Ua Máelshechlainn, Conchobar (d. 1073), son of Domnall and king of Mide, belonged to the Clann Cholmáin dynasty of the Uí Néill. A grandson of Máel-Sechnaill (qv) son of Domnall, he was the first member of the family line of Ua Máel-Sechnaill (Ua/Ó Maolsheachlainn; O'Melaghlin; O'Loughlin) to reign as king of Mide, a dignity he retained for forty-three years. His father, Domnall (d. 1019), was abbot of Clonard; his mother, Cacht, was the daughter of a minor noble, Brian Ua Bicin. He had a brother named Flann. Conchobar married Mór, daughter of Ua Conchobair Failge, who was the mother of his sons Murchad (d. 1077) and Máel-Sechnaill Bán (d. 1087), and of his daughter Ben-Midi. His wife Mór, according to the Life of St Colmán of Lynn (Co. Westmeath), took the fortress of Dún na Cairrce (in Carrick parish, Co. Meath) from the local ruler of Fir Tulach, and thereafter the site was held by successive queens of Mide.
For almost a decade after the death in 1022 of his grandfather, the dynasty was wracked by internal strife. His immediate predecessors in the kingship of Mide were distant cousins; Máel-Sechnaill Got (the stammerer; d. 1025); Róen son of Muirchertach (slain 1027); and Domnall, perhaps a brother of Máel-Sechnaill Got. In 1030 Conchobar defeated Domnall Got in battle; although there is no evidence directly linking him to the latter's subsequent assassination (the killer is named as one Máel-Callainn), complicity might well be suspected. Conchobar gained the kingship at the expense of ‘na Goit’, and apparently maintained a vendetta with this collateral line. Whether or not he ordered the death of Cernachán Got (1037), he is expressly blamed for killing Flann son of Máel-Sechnaill Got in treacherous circumstances in 1042 and for slaying the son of Cernachán Got and Domnall ‘son of In Got’ (son of the earlier Domnall?) in 1056.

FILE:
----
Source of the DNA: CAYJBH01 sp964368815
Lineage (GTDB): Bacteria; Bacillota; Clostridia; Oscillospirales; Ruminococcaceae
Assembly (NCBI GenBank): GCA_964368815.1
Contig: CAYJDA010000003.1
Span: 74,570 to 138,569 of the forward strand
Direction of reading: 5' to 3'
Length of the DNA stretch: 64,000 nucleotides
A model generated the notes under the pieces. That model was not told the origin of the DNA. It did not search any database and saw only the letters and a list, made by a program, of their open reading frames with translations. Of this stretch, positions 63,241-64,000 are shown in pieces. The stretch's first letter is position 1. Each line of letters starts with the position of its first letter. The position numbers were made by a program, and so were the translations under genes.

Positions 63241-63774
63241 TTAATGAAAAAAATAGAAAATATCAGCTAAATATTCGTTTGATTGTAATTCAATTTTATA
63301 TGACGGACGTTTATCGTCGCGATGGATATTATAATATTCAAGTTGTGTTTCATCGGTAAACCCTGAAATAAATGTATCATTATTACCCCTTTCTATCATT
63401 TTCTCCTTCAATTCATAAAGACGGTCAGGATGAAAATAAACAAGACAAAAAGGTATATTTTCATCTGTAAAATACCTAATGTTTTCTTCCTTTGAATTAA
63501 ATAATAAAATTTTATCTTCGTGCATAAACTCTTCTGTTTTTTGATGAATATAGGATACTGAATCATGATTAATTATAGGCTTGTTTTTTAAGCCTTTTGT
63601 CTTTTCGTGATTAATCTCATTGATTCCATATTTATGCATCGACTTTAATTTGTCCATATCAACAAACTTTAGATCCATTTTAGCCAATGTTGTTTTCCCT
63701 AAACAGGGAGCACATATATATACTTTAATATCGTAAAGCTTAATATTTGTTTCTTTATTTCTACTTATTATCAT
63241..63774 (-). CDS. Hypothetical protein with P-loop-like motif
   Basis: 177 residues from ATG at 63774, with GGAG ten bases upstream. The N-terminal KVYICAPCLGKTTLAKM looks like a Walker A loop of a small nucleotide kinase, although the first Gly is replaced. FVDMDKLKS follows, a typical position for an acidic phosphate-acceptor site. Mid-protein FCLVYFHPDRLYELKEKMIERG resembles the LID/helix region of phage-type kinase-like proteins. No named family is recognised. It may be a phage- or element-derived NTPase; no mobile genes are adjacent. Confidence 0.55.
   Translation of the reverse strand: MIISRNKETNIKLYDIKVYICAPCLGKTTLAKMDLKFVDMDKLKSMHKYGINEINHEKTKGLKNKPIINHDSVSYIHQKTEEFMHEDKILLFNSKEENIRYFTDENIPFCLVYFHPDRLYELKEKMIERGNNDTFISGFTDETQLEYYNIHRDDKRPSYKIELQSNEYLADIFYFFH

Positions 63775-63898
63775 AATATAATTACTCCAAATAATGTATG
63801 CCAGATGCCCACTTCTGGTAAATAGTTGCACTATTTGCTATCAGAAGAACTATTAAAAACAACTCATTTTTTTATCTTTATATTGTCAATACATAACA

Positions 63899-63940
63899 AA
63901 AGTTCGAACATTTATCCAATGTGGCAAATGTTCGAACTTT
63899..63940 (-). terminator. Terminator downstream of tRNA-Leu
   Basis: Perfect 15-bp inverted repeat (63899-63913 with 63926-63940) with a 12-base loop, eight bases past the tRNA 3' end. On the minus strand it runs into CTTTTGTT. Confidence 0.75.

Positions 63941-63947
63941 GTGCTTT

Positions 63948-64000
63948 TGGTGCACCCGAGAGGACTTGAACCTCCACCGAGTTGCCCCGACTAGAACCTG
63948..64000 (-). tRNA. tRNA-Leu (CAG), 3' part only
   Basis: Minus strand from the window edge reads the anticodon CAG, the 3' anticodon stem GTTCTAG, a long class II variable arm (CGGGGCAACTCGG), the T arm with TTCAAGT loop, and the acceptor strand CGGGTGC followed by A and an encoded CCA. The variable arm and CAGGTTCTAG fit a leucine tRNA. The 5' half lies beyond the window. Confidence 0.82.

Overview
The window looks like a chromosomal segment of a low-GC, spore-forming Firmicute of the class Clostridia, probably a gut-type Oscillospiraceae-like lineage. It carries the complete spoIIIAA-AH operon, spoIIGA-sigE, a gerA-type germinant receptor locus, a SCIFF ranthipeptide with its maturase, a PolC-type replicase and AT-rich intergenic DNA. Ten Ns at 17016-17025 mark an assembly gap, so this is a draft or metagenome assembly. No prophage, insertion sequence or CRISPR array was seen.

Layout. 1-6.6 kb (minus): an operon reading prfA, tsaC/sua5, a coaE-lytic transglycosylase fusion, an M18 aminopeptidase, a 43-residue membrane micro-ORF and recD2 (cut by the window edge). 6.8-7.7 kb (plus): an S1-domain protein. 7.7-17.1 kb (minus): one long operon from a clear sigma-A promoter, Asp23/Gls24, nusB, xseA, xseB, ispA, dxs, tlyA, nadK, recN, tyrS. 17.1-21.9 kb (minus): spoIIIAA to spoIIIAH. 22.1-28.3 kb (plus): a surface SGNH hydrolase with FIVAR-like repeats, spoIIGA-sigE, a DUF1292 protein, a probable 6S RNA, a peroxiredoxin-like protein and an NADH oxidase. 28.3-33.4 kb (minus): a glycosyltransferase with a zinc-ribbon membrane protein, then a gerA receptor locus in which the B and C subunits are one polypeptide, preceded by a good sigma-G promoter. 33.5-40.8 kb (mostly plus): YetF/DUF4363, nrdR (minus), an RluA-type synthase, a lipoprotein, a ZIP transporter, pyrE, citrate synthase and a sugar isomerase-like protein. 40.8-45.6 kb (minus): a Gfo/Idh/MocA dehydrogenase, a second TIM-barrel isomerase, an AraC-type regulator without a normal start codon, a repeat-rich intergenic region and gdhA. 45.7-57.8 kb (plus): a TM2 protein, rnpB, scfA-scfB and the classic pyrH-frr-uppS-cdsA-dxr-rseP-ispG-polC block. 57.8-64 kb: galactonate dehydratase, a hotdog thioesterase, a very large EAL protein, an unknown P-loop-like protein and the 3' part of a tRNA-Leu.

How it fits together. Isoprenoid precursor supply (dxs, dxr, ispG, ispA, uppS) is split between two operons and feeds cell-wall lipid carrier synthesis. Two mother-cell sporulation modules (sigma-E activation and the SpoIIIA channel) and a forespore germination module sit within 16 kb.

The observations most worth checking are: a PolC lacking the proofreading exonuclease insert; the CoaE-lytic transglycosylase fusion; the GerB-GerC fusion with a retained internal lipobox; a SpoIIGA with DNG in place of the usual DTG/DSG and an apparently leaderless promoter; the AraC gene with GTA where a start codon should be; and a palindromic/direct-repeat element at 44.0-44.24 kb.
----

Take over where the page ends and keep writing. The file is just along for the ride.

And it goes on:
Conchobar was equally ruthless in suppressing opposition within his own family line. He blinded his uncles Muirchertach (1032) and Murchad (1039), presumably to prevent them from mounting a political challenge; ten years later, both were put to death, an action that the annalist insists was ‘contrary to a pledge given to God and man’. He blinded his own brother Flann (1037), but was apparently unable to contain Flann's son, Murchad. The latter had earlier defeated him (1033) in an encounter that cost the lives of several of his allies, including the king of Cenél Lóegaire. It seems that Conchobar eventually reached a modus vivendi with his nephew, and that Murchad attained the abbacies of Clonard and Kells – probably in 1055, when Abbot Ua Follamain of Clonard died. That same year, Murchad was in conflict with Dub-dá-Leithe (qv) of Armagh.
Efforts on the part of Conchobar to control the Hiberno-Norsemen of Dublin brought him into conflict with the Leinstermen. In 1035 the Hiberno-Norse king of Dublin, Sitriuc Silkbeard (qv) son of Amlaíb (Óláfr) Cuarán (qv) plundered the ecclesiastical centre of Ardbreccan, Co. Meath: Conchobar retaliated by sacking Swords in Co. Dublin. In an attempt to enforce his authority more firmly on the region, he repressed the local rulers of eastern Mide over the following three years, slaying three of the Caílle Follomain dynasty, and capturing the petty king of Gailenga. The latter's supporters attacked Clonard by way of reprisal, prompting Conchobar to ravage their territory. In 1040 he led an incursion into northern Leinster and sacked the ecclesiastical site of Láthrach Briúin (Laraghbryan, Co. Kildare).